One very strong gust of wind woke me up enough to open my eyes and see that the side of the tent above our heads was bulging in from the wind. The wind had pulled up the tent pegs and now there was nothing supporting this side of the tent. Every time a gust blew, the tent wall would bulge inwards. We got so worried that we all were lying there in the tent with our arms above our heads trying to hold the wall back.
Is This How We Die?
While we had our hands up against the tent wall, the cold rain was sucking all the warmth out of our hands. It didn’t take long before my hands were numb with cold, and I was also losing the feeling in my feet. At this point my mind started to go through the scenarios: that the wind would tear off the outer layer of the tent and leave us in the pouring rain. Or maybe an extra strong gust would pick up the whole tent and send the four of us rolling down the side of the volcano. Should we abandon our tent and all huddle together in our guide’s tent?
With the wind howling all around us, freezing rain pounding down on the tent and lightning flashes lighting up everything inside the tent; I started to wonder if we were going to all freeze to death like the other hikers. I thought back to the hotel owner in Lake Atitlan trying to reassure me that: “freezing to death is supposed to be one of the better ways to go out”. Or maybe a lightning bolt would hit us and end it quickly.
I couldn’t say how long we lay there wondering if the end would come. Probably a few hours. But eventually the storm died down, the wind quietened and we could relax. We even managed to get a bit more sleep before our guide came over at 3:30am to tell us that it was time to get ready for the hike to the top.
Hike to the Summit
After pulling on our still-wet rain gear and boots we were ready to try and make it to the top. It was slow going. The loose volcanic rocks and ash here were even deeper and more slippery than at the bottom of the volcano. It was very much two steps forward, slide one step backwards. Combine that with the thin air (we were over 3500 metres above sea level) and it didn’t take long before we were all wheezing and struggling. But at least it had the benefit of working up a sweat and warming us up again.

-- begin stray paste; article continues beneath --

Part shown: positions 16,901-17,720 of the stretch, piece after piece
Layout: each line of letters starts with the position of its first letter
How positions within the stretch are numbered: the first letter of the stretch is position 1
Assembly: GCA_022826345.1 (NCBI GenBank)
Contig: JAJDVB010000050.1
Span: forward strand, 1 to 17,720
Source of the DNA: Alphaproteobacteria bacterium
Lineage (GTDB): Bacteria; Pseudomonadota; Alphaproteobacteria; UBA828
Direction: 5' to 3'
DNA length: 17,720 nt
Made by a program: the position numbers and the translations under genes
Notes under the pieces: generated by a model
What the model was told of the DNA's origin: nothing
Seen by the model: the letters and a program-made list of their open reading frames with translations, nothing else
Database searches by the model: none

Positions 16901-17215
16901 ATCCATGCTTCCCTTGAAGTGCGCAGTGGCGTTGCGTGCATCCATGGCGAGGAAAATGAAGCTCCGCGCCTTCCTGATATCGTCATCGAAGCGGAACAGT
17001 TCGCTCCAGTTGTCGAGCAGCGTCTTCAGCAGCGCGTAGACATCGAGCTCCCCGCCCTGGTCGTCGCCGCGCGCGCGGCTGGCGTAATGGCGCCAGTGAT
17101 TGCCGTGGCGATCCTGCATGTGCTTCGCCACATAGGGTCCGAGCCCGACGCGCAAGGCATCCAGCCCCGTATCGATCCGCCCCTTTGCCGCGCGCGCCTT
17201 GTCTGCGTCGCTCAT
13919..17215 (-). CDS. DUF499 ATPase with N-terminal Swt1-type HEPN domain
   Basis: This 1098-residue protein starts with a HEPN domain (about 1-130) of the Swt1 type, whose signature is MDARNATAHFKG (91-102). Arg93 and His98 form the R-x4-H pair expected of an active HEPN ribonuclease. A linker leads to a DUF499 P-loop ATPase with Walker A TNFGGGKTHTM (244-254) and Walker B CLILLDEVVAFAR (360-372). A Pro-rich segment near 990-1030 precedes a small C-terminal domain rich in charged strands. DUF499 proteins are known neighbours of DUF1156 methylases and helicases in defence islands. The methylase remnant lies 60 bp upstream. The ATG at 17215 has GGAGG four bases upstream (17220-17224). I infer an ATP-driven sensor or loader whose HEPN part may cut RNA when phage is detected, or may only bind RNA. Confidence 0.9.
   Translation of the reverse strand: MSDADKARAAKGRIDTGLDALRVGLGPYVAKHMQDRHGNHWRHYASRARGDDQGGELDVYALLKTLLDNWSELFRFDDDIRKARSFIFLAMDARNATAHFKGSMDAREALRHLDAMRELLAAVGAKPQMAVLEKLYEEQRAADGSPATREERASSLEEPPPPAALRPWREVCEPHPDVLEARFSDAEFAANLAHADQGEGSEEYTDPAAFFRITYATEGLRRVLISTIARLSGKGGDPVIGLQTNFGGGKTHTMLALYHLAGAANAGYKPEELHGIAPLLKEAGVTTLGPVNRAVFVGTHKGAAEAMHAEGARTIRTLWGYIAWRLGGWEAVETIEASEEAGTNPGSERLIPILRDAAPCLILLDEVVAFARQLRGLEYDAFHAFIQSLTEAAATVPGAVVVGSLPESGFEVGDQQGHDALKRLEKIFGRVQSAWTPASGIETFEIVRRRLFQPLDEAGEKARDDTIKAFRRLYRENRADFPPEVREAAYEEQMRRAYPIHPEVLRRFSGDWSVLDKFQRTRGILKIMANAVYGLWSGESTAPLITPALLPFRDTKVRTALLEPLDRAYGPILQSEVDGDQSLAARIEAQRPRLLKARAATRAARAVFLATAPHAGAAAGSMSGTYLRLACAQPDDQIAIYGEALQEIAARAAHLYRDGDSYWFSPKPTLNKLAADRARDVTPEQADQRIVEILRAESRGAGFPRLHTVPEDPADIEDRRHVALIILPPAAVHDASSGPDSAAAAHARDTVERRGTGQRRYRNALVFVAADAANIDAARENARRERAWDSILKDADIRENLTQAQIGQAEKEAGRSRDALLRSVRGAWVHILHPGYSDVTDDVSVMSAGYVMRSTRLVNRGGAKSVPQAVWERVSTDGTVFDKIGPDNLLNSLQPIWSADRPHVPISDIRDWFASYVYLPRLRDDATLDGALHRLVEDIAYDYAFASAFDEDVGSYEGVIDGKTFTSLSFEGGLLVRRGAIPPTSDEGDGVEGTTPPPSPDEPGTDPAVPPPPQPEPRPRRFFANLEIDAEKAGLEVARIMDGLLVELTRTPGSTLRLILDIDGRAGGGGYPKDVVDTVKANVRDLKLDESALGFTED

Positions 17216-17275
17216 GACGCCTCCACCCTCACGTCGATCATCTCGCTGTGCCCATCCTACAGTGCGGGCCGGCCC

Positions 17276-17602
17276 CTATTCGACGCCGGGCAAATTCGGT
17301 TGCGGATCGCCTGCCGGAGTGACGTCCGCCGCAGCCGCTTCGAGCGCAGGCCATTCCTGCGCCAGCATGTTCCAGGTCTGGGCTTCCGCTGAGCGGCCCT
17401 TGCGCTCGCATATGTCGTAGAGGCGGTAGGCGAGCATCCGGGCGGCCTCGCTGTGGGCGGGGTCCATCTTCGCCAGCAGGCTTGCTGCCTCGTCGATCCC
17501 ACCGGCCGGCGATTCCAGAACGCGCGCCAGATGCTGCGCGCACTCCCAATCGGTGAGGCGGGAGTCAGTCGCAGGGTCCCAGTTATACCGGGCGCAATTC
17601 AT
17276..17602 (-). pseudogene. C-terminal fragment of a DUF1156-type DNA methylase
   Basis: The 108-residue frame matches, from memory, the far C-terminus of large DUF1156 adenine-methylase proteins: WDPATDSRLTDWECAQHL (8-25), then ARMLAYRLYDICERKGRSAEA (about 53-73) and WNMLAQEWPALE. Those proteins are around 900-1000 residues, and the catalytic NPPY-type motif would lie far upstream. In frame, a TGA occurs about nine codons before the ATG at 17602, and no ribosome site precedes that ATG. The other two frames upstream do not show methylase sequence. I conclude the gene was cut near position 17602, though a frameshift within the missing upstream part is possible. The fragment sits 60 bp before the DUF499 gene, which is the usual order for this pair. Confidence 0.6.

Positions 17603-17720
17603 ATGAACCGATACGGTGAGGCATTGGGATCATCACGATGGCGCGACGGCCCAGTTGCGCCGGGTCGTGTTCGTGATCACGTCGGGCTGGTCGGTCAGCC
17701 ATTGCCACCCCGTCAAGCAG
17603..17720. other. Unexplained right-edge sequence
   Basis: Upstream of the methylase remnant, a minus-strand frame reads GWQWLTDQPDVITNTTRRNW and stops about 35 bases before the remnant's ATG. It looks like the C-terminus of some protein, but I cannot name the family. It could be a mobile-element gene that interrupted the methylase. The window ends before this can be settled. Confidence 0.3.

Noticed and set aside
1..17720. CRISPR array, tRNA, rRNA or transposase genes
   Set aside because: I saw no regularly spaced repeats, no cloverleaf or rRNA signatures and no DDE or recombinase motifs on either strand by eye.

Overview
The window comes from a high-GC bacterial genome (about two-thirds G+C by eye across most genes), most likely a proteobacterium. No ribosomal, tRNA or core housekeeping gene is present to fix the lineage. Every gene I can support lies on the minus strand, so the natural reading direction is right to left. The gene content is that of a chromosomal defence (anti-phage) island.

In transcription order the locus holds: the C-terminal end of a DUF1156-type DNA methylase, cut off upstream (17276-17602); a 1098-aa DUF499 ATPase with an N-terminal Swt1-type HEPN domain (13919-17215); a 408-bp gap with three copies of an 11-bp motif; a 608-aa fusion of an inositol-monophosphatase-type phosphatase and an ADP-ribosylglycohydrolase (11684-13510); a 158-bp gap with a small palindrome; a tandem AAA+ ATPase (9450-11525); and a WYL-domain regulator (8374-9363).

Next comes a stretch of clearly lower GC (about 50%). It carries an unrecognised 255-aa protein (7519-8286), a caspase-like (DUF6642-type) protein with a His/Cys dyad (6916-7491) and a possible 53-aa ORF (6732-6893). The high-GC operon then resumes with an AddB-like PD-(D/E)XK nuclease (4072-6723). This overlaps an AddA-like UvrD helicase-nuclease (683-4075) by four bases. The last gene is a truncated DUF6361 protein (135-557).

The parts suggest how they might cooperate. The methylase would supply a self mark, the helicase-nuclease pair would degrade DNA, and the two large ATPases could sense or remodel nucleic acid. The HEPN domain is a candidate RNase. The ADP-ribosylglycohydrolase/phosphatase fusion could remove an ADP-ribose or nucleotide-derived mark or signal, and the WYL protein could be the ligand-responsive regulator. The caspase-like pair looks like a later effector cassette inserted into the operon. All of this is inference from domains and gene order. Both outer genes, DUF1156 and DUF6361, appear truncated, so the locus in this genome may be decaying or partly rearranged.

As we slowly trudged through the darkness we had a new problem: the other woman and I were showing early signs of altitude sickness. They were still mild but it made pushing on harder. As we got higher, the wind started to pick up again. But it was still cloudy. The clouds hadn’t been blown away in the wind overnight. So we still couldn’t see much further than 50 metres. But our guide was still hopeful that it would get better as we got higher.
Eventually, with the other woman really struggling, the icy wind cutting straight to the bone, and nothing to see but clouds; our guide asked us all if we wanted to turn back. We could see the summit and nothing else but clouds. He said that the clouds weren’t going to disappear, and that the wind would only get stronger as we got to the top. Since the other woman was pretty sick we let her make the decision, and so we abandoned our climb 70 metres from the summit.
Acatenango Volcano is the first adventure activity we’ve done where it was a complete failure from start to end. No views, no lava, no reaching the summit, seriously thought we were going to die through the night. A whole lot of work for nothing. But we survived so I suppose that’s something.
Would we do it again? Maybe. But we have plenty of new places we want to see before going back to Guatemala. So it could be a while. And we wouldn’t go unless clear weather is forecast. I should probably mention that we went in the middle of the rainy season. Rain and storms seem to be something that comes with the rainy season. So that’s my big tip anyone interested in hiking Acatenango: don’t go in the rainy season.